Dining here is another memory maker. The options are many, from So Hands On, a sushi counter with five seats where you might find Michelin-starred chef Kenji Gyoten, and Sobah’s, located on an uninhabited island and serving uniquely Maldivian dishes, to family favourites So Guilty and So Cool – a chocolate parlour and an ice cream bar, offering over 60 homemade flavours. All the menus use quality organic ingredients – many of which are grown in the sustainable vegetable gardens. Even the cocktails are organic, best sipped at Bar(a)bara, an overwater bar perfectly placed for dolphin-spotting.
As custodians of such a pristine environment, founders Sonu Shivdasani and Eva Malmstrom take eco responsibility very seriously – they’re on a mission for the resort to become zero-waste. No single-use plastics are imported and 90 per cent of solid waste is recycled; much of this takes place at the island’s Eco Centro, a “waste-to-wealth” centre which transforms used articles and materials into colourful and useful treasures.
On a wider scale, the Soneva Foundation supports the development of projects that have a positive environmental, social and economic impact and, importantly, offset carbon emissions from resort activities and guest flights. The message here? Style, substance and sustainability are not – and never should be – mutually exclusive.
“Whilst Soneva Fushi does not officially call itself an eco-resort, it most definitely is. Founder creators Sonu and Eva applied their eco-philosophy and passion for community and conservation to every element of their island dream. Their SLOWLIFE (“no news, no shoes”) mantra informs their vision, and the loyalty of returning families is testament to the magic and authenticity of the Soneva experience. Yes, you can laze around in paradise or mix it up with action adventure, but the real dream is to change lives via experience – and not just the guests’.
The Soneva hotel family work on a local and a global scale, shaping environmental policy by rejecting all single-use plastic, fundraising via their Foundation, and teaching Maldivian children to swim and us all to care more, to think deeper.”
Prices from $1272 (£1055) per night, including breakfast, for 2 people in a one-bedroom villa.
Sublime Comporta, Portugal
What’s in a name? If Sublime Comporta is anything to go by, plenty. The boutique hotel, found amongst the unspoilt sand dunes, rice fields and wineries of Comporta in southwest Portugal, exceeds expectation. Set on a 17-acre wildflower-strewn estate, nature is at the heart of this rural retreat.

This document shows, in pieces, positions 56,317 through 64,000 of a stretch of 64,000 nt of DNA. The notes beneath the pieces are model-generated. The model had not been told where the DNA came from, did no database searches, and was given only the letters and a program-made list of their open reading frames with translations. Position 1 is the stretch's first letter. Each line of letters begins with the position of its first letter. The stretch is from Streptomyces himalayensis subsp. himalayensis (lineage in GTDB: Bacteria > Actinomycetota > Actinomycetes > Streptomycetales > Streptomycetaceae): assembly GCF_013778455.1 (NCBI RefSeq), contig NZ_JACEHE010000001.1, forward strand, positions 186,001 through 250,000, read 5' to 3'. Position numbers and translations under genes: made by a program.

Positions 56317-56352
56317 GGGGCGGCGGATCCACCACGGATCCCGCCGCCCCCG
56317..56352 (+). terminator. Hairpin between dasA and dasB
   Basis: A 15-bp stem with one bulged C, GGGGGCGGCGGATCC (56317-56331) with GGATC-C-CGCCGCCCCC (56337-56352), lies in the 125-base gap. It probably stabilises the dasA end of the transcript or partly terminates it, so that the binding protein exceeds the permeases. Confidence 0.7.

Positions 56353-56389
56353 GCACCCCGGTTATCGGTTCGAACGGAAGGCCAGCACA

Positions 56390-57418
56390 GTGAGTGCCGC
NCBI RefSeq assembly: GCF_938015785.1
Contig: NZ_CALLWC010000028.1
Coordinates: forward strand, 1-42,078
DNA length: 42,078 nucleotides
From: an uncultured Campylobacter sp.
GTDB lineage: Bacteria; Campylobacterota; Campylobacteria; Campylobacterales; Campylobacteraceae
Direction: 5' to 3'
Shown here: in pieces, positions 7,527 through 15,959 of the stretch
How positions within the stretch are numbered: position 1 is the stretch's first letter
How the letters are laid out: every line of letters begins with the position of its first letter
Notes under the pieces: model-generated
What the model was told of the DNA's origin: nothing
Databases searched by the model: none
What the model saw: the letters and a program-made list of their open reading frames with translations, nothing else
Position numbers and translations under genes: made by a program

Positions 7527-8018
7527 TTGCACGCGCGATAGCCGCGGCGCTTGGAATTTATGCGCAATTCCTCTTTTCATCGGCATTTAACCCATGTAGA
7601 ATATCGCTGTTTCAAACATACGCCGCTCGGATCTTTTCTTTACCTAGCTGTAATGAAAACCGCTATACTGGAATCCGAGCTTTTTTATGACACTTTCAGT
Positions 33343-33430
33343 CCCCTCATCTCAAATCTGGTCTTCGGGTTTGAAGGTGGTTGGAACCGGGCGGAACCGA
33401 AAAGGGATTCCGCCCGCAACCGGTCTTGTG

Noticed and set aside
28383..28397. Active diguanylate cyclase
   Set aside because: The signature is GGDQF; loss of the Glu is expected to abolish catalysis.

The public spaces and guest rooms – designed by José Alberto Charrua and Miguel Câncio Martins (of Buddha Bar and Man Ray fame) – are minimalist, emphasising the outdoors through the use of natural materials, muted tones and floor-to-ceiling windows. For the ultimate low-key vibe, stay in one of the cabana villas, each with its own pool. Or book one of the brand new pool suites, which have private terraces built on stilts over a huge natural pool (the largest in the Iberian peninsula) where the cool, clear water is treated through aquatic plants rather than chemicals.
Days here are dreamy; the pool is a popular spot for lying horizontal, staring up at the region’s famous umbrella pines and cork trees, or, for the more active, the swathe of deserted beach offers up idyllic opportunity for long, lazy walks and horseback riding in the shallow surf. But Sublime Comporta isn’t just a pretty face.
Husband-and-wife creators Gonçalo and Patricia Pessoa are passionate about sustainability. Solar panels are used throughout the property and everything possible is recycled – even the cooking oil. Vegetables, herbs and fruits grow in abundance in the organic garden, many of which end up on the fresh, local menu devised by chef Tiago Santos and served in the airy main restaurant Sem Porta (meaning “without a door”). Or in the Food Circle, an outdoor organic restaurant where up to 12 guests sit around a counter for plates of sautéed wild mushrooms with fresh pasta and perfectly-grilled octopus served alongside smoked potatoes.
After, the outdoor fire pit and Com Brasa pool bar are well situated to curl up with a post-dinner cocktail and marvel at the stars. The small, yet seductive spa also taps into the surroundings, using the garden’s sustainably-cultivated plants in its treatments, alongside Amala Organic Skincare – a brand much revered in green circles. For the committed, weekly wellness programmes include hatha and vinyasa yoga and meditation, all of which take place on a pavilion surrounded by pines. For those looking to reconnect with nature and enjoy slow living, this is the place.
“Sublime Comporta not only has a striking setting – it is nestled amongst the cork trees and umbrella pines so typical of the Alentejo, minutes from Portugal’s protected coastline – but sustainability is key here. Everywhere you look, nature plays a role – villas are built on stilts to lower the impact of the build and the garden, designed on the principles of permaculture, is home to more than 300 species of herbs and spices. In the midst is a favourite spot of mine – the Food Circle, an outdoor restaurant, with an emphasis on home-grown and local produce, as well as organic wines. I had an amazing time there.”
Prices from €225 (£207) for a room in low season to €2,400 (£2217) for a five-bedroom villa in high season, per night.